CiderPress II

DOS 3.2/3.3

The Apple II Disk Operating System (DOS) filesystem stores files as a series of 256-byte sectors, with one of eight file types. Some aspects of the filesystem require special handling.

Files with types I (Integer BASIC), A (Applesoft BASIC), and B (binary data) have a 16-bit file length stored at the start of the file. In most cases the length is only used to tell how much of the last sector is actually used, but through various means it's possible to extend or truncate the length to be very different. For example, some programs were distributed as type B with a short "fast loader" program at the start. The DOS BRUN command would stop at the embedded length, which only spanned the loader; the loader would then load the rest of the file into memory.

File with type T (text) can be sequential or random-access. Sequential text files end when the first $00 is encountered, but random-access text files can be filled with zeroes. DOS provides different mechanisms for reading these files, but no way to distinguish them from each other.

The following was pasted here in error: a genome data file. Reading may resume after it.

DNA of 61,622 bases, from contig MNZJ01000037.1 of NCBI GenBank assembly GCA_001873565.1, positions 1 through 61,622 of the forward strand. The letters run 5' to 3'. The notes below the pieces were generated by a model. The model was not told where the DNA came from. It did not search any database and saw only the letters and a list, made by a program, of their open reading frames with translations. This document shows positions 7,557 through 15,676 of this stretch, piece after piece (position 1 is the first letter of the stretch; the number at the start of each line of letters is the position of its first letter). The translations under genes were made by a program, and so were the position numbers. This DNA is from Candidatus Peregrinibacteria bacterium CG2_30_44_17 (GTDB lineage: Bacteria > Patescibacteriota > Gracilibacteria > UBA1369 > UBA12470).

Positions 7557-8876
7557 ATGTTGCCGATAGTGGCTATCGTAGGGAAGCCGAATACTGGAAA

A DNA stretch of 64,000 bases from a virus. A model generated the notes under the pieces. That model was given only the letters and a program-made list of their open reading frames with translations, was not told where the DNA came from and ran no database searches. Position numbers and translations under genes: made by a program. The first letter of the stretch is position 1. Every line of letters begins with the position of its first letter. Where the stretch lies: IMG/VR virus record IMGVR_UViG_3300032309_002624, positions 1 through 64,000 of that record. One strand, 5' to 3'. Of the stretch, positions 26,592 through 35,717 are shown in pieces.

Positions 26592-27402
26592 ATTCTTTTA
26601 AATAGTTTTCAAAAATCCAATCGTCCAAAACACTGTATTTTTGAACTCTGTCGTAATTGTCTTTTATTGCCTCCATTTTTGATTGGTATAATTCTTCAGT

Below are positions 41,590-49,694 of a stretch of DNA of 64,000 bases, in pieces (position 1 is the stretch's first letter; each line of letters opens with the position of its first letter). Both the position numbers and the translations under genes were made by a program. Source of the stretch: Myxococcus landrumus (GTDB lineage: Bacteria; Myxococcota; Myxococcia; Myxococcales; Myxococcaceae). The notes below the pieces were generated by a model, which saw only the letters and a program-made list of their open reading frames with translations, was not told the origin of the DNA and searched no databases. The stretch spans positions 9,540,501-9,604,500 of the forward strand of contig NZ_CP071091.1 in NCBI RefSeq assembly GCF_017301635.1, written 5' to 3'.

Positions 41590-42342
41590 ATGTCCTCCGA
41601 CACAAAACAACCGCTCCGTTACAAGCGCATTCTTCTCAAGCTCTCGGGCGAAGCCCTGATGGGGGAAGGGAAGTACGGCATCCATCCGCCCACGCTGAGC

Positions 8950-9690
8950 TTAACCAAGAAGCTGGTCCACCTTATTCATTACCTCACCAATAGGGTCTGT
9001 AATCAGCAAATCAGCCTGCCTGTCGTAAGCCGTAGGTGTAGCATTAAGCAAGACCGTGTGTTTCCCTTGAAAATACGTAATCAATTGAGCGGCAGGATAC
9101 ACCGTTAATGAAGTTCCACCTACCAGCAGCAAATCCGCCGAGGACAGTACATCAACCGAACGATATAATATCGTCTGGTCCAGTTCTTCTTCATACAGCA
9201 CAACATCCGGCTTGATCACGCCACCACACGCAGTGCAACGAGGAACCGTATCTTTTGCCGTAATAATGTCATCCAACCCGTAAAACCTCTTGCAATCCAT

The remaining file types — S, R, AA, BB — are simply defined by the list of sectors allocated to the file. Such files are thus always a multiple of 256 bytes long.

When viewing or extracting files from a DOS disk, it's necessary to specify whether the file should be accessed in "normal" or "raw" mode. In "normal" mode, the length of T/I/A/B files is determined by examining their headers or, for text files, scanning the entire file for the first $00. In "raw" mode, the file type is ignored, and files are always handled as a collection of sectors.

One situation where accessing a file in raw mode is necessary is when viewing random-access text files. These are files of type T with fixed-length records. In the file viewer, you need to enable "raw" mode, and specify a length. (The length can be determined by examining the BASIC program that reads the file, or by trying to guess the interval from the hex dump.)

DOS file types are converted to ProDOS equivalents in certain situations, e.g. when extracting files with preservation enabled. The conversion map is: